Local courts in Germany have forced cities like Stuttgart, Düsseldorf and Munich to institute driving bans by as early as next year, a move that Chancellor Angela Merkel’s conservative government vehemently rejects. Her administration argues that such bans would greatly inconvenience drivers in a country where one in three motorists drives a diesel.
Instead, siding with industry analysis, the government says that diesel should be gradually phased out and used as a bridging fuel while new technologies are developed. After all, it could be decades before technology and infrastructure are mature enough to supplant diesels with electric vehicles, the Washington Post reports.
But as Merkel stalls and searches for a cozier solution with the auto industry, the market is already running on fumes. Looming urban bans on diesels impact their resale value, and the registration of new diesel cars already decreased by almost 14 percent last month in Germany, the New York Times reports.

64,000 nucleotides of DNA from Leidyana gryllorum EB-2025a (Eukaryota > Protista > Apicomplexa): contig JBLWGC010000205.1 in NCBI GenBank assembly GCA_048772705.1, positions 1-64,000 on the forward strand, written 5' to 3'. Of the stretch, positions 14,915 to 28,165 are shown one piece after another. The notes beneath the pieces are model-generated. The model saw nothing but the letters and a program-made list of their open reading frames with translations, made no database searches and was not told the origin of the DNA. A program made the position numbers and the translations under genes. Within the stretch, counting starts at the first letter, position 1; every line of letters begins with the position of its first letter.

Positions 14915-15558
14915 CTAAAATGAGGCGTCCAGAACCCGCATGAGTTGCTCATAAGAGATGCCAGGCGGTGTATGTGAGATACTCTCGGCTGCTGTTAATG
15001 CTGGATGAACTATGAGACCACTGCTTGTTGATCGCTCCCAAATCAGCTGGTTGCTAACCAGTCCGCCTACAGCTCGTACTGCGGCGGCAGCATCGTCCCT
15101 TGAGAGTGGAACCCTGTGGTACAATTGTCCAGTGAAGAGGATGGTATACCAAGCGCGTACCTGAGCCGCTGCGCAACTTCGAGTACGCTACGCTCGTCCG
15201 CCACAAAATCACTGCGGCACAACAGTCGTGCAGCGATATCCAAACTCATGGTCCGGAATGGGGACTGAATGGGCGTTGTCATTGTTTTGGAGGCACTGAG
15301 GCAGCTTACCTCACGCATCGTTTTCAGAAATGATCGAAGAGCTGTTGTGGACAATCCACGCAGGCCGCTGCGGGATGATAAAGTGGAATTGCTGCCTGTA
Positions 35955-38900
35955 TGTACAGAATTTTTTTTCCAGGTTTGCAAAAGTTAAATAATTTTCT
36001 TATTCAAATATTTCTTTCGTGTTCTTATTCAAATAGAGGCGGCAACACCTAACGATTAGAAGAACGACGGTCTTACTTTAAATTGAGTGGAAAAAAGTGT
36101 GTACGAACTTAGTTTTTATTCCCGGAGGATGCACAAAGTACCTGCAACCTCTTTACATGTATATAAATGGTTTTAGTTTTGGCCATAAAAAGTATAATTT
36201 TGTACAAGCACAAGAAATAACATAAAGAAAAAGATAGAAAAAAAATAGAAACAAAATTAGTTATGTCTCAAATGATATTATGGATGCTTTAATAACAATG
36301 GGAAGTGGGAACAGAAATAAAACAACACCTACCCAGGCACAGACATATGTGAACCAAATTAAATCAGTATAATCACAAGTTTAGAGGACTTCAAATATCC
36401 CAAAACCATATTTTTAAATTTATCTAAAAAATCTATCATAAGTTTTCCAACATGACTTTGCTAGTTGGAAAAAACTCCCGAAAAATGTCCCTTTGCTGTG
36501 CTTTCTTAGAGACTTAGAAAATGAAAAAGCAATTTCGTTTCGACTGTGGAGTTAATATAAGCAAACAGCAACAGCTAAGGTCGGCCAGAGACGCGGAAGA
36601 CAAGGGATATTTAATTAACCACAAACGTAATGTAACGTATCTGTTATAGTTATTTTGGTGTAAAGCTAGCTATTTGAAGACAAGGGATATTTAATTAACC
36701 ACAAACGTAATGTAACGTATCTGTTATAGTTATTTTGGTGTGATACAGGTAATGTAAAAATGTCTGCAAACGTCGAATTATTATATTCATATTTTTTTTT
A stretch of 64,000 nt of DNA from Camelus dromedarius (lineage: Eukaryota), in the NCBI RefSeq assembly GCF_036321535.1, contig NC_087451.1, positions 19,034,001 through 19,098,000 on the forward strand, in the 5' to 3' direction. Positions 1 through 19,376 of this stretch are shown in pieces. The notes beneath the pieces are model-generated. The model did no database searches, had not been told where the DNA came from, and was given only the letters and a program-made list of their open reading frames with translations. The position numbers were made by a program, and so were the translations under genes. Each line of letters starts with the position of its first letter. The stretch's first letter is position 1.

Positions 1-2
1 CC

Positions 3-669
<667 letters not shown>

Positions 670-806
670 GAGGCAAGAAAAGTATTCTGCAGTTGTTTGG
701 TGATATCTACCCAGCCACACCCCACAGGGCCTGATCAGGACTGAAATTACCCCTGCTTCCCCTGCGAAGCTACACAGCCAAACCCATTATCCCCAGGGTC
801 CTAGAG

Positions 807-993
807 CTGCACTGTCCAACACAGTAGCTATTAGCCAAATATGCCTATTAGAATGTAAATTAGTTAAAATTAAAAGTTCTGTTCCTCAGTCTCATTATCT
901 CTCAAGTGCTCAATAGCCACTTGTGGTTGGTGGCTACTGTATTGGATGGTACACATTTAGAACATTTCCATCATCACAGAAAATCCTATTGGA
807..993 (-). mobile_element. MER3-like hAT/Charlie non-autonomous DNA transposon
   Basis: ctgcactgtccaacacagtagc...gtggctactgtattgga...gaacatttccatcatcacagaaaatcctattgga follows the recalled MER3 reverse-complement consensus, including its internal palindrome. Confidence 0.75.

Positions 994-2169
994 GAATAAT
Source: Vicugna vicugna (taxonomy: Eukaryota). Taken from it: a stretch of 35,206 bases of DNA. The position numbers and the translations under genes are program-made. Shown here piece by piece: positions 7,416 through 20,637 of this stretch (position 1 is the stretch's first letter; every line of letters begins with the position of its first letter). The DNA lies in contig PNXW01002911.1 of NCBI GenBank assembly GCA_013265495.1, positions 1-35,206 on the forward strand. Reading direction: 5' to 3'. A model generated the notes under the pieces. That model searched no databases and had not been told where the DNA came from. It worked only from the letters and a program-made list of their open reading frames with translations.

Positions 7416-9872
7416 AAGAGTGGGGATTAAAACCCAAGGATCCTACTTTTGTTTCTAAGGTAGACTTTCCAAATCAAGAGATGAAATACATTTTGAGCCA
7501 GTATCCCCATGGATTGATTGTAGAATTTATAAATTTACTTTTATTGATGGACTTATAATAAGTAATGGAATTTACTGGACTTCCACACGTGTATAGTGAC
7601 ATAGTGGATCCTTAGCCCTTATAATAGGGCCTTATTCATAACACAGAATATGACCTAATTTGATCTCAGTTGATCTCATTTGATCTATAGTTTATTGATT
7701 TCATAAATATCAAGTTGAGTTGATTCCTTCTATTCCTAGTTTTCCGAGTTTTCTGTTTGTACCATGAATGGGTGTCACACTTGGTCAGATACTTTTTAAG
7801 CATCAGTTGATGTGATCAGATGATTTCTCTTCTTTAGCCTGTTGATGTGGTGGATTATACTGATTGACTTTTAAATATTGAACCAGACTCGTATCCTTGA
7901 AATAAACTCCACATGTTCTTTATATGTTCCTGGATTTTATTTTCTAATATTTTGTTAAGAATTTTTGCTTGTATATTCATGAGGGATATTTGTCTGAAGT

Before Europe is ready to change course on diesel, the tank may already be running on empty.
[siteshare]Running on Fumes[/siteshare]
WANT TO KNOW
China refused to condemn Myanmar’s crackdown on Rohingya residents of Rakhine state, even as the UN secretary general described the operation as “ethnic cleansing.”
“The stance of China regarding the terrorist attacks in Rakhine is clear, it is just an internal affair,” Reuters cited China’s ambassador, Hong Liang, as saying in a state-run Myanmar newspaper on Thursday.
As a rule, Beijing opposes intervention anywhere on humanitarian or ideological grounds, making the recognition of the sovereignty of states the lynchpin of its foreign policy.